Many people have MRI of the brain for different reasons like migraines, multiple sclerosis type symptoms, head injuries, and more.Lesions seen on an MRI scan can be really concerning.There are many different causes and microvascular ischemic disease is a possible sign of a future stroke. When this condition is found, doctors need to find the cause and treat it early on to prevent further blockage of the blood vessels in the brain. This article will help you understand more about this condition, how it is treated, and the prognosis. Also included are pictures of MRI scans to see what it looks like.
What Is Microvascular Ischemic Disease?
Microvascular ischemic disease shows up as tiny blood vessels in the brain that are blocked. They have either ruptured or filled with clots. When this happens, the area of brain tissue around the blood vessels dies off. This is the same as when a stroke happens. The areas are so small that patients may not have any symptoms and don’t even know it is happening.
The changes in these blood vessels can add up over time. This can lead to dementia, neurological issues, and memory problems. It can also be the sign of an increased risk for strokes in the future.
Causes of Microvascular Ischemic Disease
This condition is most common in people who suffer from health issues like diabetes, hypertension, and high cholesterol. It can also be a sign that you have blood vessel disease near your heart. Blood vessel narrowing can also happen when you are under emotional stress or during physical activity. Smoking and age are also risk factors that can lead to small blood vessel disease in the brain.
Symptoms of Microvascular Ischemic Disease
Another concern is that vascular disease in the brain can lead to dementia and Alzheimer’s. When there is a lack of blood flow to the brain tissue, the symptoms are usually cognitive. These include:
- Memory Issues/Mild Dementia
- Inability to Reason/Loss of Logic/Cannot Multitask/Disorganization
- Personality Changes
- Emotional Incontinence (Laughing or Crying at Inappropriate Times)
- Slowed Movements/Rigid Muscles/Trouble Walking
- Frequent Falls
- Weakness (One-Sided)
- Speech Problems
- Trouble Swallowing
- Blurred or Double Vision
- Aphasia (inability to Speak)
- Loss of Ability for Motor Movements
- Loss of Visual Field
- Inability to Feel Sensory Stimuli
- Personality Changes/Irritability/Anger/Overly Sweet or Affectionate
How Is this Condition Spotted?
Since there may be not symptoms at all, microvascular ischemic disease may go unnoticed until you have an MRI of your brain for other reasons. Many people discover they have this issue when undergoing MRI forcognitive impairment, migraine headaches, memory loss, symptoms of multiple sclerosis, or head injury.
Here are some pictures of MRI with and without blood vessel disease:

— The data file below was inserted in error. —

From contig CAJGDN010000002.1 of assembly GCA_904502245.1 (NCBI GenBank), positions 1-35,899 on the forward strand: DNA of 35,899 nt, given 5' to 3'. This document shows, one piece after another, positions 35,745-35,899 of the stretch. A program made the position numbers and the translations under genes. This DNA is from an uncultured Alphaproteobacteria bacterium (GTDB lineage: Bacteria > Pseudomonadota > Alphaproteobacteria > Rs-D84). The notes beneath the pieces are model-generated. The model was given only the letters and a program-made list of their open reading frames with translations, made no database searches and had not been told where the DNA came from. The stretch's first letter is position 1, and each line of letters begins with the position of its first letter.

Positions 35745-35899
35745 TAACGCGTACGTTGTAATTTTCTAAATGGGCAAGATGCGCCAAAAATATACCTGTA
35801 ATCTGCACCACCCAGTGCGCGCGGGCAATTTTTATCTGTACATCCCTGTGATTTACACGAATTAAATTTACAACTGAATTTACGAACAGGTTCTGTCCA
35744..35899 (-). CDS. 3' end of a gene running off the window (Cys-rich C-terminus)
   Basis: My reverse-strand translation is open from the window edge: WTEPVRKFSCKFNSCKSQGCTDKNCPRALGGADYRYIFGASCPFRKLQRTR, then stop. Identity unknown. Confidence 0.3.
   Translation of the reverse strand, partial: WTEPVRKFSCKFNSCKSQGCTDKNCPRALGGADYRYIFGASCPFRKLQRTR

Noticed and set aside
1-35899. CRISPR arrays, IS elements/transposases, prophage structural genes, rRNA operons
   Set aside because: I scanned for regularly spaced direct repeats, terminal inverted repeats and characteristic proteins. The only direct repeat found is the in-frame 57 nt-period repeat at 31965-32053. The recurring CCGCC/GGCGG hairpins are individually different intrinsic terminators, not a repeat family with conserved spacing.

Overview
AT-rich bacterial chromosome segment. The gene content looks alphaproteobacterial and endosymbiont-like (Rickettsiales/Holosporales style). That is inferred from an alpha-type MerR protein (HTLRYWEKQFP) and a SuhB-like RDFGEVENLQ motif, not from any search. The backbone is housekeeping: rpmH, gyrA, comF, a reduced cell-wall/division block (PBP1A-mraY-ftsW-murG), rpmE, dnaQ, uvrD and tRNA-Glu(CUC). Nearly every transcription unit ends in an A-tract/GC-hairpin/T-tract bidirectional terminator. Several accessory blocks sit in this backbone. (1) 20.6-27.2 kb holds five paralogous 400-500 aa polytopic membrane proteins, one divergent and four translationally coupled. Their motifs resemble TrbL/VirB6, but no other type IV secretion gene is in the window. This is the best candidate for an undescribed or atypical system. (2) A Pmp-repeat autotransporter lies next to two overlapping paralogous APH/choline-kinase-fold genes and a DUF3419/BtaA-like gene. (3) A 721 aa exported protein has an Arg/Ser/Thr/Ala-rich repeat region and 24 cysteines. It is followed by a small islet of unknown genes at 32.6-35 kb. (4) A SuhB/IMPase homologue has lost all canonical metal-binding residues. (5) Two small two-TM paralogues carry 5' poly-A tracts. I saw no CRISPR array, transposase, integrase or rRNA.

Figure 1: Normal MRI
In the picture above, there are no white spots seen in the brain tissue. Calcifications, narrowed blood vessels, and blockages show up as bright white or white spots in the tissue. They appear bright as if they were “lit up.”
Figure 2: MRI of the Brain with Ischemic Changes
In this MRI of the brain there are multiple white spots that appear very brightly in the brain tissue. These are signs of microvascular ischemic disease in the brain tissue. If the patient is given and infusion of gadolinium, the spots will appear even brighter on the MRI film. This is a type of contrast so the radiologist can differentiate different changes in brain tissue.
Is MicrovascularIschemic Disease a Serious Condition?
Small cases of microvascular ischemic disease without underlying health conditions may not be anything to worry about. Doctor’s begin to worry about the findings when there is underlying hypertension, kidney disease, diabetes, and a smoker.
If high blood pressure is not brought under control with this condition, there can be a seriously high risk for a stroke. The lesions seen in Figure 2, are actually “mini-strokes,” and they can actually turn into full cerebrovascular infarction or major strokes. When doctors see these changes in the brain, they do take the condition seriously if the above risk factors are present. Then they take steps to treat the condition.
What Is The Treatment for MicrovascularIschemic Disease?
There is no cure for microvascular ischemic disease and the damage isn’t reversible. You may be sent to physical therapy to deal with the effects on your body. They will also work to bring any other health conditions under control. This includes:
- Strict blood sugar control for diabetics
- Controlling hypertension
- Quit smoking
- Keeping cholesterol under control
Any underlying cardiac conditions will need to be monitored closely and treated with cardiac medications and/or low dose aspirin.
Experiences of Other Patients
“I was hospitalized 5 weeks ago with dizzy spells, trouble keeping my balance, and issues with coordination. I have a previous history of stroke 8 years prior. I am diabetic, with high cholesterol, and high blood pressure. My doctor just monitors me, but when I was hospitalized 9 weeks ago the doctor let my family know that my condition was serious. I am 70 years old. My doctor said I need to get my blood sugar, cholesterol, and blood pressure under control. My MRI showed microvascular ischemic disease. I have to make some serious lifestyle changes.” —Mary
“I am 58 years old and I work full time in an office environment. A few days ago, my colleagues and I were having lunch and I passed out. They called 911 and I was taken to the emergency room. A CT and MRI scan was done and I was diagnosed with Microvascular ischemic disease. They said it was both age related and my history of diabetes. They did not give me any new medications, but put me on 81mg aspirin daily and I need to really watch my blood sugar levels.” —Susan